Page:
The Rutgers University Archaeological Field School in Italy conducts work to further the research goals of the Upper Sabina Tiberina Project. Our team’s ultimate aim is to assess archaeologically a select cluster of Roman villa sites in the Upper Sabina Tiberina, focusing on the Republican and early Imperial period (third century BCE to third century CE) in order to investigate regional patterns of rural habitation and agricultural exploitation. Our villa sites are situated in an area defined by the Tiber on the east, mountains separating the region from Umbria to the north and the Reatine valley to the East, and the edge of the Galantina torrente to the south. We seek to substantiate archaeologically the point at which the historical characterization of the Sabina in the late Republic and early Empire is perceptible in the rural built environment, providing evidence of agricultural intensification and subsequent economic development. To this end, we are excavating one villa site in the area (Vacone), while conducting survey at other known villa locations.
The first part of our strategy is to excavate the villa near the town of Vacone (the “Villa d'Orazio") as the cornerstone for a comparative regional project assessing the Roman rural habitation in the area in terms of its scale, mode of agricultural exploitation, and diachronic development. This selective excavation at Vacone will be combined with a geophysical survey of the immediate environs of this villa and other villas in the subject group. Research goals include estimating the size of both the villas and the surrounding land they exploited, assessing the choice of villa locations from the standpoint of topography and ecology, and incorporating a GIS database with detailed physical and chronological information about the group villas.
Our team has selected Vacone for excavation based on information derived from earlier interventions by the office of the Soprintendenza per i Beni Archeologici del Lazio and our own GPR survey of the central area of the villa. The villa has two standing criptoportici (underground chambers/corridors) built in opus incertum style masonry, which would date it to the late Republican period. The interventions supervised and published by Giovanna Alvino of the Soprintendenza in the 1980s shored up these substructures and carried out limited excavation in the area above each criptoportico. The work on the lower criptoportico uncovered a mosaic floor running along the length of its roof. Several thresholds were also unearthed that appear to open into mosaic-floored rooms in the area between the two criptoportici, presumably part of the villa’s domestic quarter. Our GPR survey of this area, conducted in October 2011, confirmed the presence of anomalies consistent with room walls. Exploration of the upper criptoportico revealed a space for the pressing of wine or oil adjacent to the end of the criptoportico, with a channel running down to a collecting basin in the criptoportico itself. Today the portion of the site between the criptoportici, where we have begun excavation, is on publicly owned land, and the remainder of the villa site would seem to be under local farmland and associated privately owned buildings.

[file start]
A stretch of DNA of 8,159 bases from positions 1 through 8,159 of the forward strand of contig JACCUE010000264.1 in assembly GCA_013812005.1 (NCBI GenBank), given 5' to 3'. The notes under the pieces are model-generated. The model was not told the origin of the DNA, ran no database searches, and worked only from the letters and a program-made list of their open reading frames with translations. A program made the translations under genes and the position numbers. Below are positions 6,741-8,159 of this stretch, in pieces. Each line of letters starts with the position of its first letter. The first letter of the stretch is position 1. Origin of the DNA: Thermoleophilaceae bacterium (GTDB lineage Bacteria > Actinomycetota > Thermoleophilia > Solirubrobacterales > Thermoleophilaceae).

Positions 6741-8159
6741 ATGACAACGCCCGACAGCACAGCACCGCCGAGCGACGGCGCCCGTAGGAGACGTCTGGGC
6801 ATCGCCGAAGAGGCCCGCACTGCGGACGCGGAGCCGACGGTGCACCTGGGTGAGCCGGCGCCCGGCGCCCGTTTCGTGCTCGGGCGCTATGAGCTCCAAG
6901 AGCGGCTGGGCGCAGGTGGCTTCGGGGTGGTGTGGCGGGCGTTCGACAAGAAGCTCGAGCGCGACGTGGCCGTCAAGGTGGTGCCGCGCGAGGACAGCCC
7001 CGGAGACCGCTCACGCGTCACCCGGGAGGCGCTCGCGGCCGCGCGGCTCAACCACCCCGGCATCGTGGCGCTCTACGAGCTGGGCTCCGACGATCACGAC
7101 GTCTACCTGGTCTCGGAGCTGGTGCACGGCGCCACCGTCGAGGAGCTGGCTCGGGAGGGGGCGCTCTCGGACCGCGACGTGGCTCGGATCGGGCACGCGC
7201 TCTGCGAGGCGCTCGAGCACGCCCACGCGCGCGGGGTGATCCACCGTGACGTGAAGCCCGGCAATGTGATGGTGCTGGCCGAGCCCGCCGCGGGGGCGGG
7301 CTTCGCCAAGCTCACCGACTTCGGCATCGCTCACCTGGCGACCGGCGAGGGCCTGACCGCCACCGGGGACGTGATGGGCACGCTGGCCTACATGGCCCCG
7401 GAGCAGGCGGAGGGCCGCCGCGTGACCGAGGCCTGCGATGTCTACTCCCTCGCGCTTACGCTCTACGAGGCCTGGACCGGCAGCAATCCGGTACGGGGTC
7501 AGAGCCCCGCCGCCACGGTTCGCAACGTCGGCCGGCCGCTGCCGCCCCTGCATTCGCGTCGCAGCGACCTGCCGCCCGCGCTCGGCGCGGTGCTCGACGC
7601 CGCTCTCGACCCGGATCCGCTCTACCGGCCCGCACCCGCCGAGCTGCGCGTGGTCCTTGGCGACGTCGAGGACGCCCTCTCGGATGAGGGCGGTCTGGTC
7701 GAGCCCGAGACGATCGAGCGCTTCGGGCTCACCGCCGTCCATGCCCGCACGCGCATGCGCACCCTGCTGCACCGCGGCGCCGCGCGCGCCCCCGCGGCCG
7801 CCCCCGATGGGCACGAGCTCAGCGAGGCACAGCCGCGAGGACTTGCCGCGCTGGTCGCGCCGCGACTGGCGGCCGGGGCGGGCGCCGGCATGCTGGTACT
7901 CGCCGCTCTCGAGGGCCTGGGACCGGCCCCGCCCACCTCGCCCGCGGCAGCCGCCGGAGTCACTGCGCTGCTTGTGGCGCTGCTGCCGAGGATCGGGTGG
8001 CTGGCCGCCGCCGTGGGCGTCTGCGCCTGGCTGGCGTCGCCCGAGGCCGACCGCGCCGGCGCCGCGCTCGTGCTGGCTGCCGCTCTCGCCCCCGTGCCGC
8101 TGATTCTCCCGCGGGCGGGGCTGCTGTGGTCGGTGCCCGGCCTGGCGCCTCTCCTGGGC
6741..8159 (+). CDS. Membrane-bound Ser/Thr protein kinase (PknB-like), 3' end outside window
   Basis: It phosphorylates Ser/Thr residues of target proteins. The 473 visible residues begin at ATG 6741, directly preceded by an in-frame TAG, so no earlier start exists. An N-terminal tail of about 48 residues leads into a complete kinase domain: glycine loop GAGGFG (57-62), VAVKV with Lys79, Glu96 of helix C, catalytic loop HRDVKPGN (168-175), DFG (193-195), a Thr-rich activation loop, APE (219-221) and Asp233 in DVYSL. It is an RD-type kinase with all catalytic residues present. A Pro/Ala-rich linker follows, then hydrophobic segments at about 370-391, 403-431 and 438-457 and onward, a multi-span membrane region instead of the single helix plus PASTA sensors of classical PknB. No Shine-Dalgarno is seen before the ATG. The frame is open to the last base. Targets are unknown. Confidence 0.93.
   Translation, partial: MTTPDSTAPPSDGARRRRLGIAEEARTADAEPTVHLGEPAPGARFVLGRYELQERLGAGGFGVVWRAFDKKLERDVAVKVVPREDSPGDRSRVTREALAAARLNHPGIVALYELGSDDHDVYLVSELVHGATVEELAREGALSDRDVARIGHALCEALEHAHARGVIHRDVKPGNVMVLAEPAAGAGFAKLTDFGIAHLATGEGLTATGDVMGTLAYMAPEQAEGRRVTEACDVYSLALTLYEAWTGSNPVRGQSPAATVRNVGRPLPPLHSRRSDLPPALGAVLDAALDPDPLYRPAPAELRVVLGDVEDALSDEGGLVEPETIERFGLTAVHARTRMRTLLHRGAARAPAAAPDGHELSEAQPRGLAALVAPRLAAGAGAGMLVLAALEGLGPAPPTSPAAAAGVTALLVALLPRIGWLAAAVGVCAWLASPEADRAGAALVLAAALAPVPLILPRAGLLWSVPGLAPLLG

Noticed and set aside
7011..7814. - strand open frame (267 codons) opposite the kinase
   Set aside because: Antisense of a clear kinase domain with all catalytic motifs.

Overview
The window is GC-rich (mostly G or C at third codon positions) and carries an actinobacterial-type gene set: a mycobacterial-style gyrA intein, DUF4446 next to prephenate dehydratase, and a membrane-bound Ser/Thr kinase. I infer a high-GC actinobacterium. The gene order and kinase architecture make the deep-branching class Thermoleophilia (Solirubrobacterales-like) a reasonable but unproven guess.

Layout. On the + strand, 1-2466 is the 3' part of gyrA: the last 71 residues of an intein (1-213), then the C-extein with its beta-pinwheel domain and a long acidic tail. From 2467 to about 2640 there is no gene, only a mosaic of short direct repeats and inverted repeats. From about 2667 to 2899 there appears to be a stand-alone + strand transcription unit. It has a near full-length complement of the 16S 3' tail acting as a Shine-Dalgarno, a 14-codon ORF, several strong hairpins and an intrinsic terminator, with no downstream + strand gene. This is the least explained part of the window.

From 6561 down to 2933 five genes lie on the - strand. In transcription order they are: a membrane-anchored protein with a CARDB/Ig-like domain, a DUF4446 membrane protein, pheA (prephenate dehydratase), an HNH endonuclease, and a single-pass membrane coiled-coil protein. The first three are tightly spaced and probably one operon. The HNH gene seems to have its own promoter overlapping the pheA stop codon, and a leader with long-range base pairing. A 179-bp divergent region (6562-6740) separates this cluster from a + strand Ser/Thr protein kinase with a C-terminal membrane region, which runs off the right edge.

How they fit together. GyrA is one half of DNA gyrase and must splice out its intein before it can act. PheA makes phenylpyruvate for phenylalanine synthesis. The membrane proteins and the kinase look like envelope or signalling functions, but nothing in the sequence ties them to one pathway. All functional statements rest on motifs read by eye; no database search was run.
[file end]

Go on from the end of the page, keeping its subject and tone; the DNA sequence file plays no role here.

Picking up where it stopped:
For more information about the work at Vacone and the UST Project, see http://ustproject.org.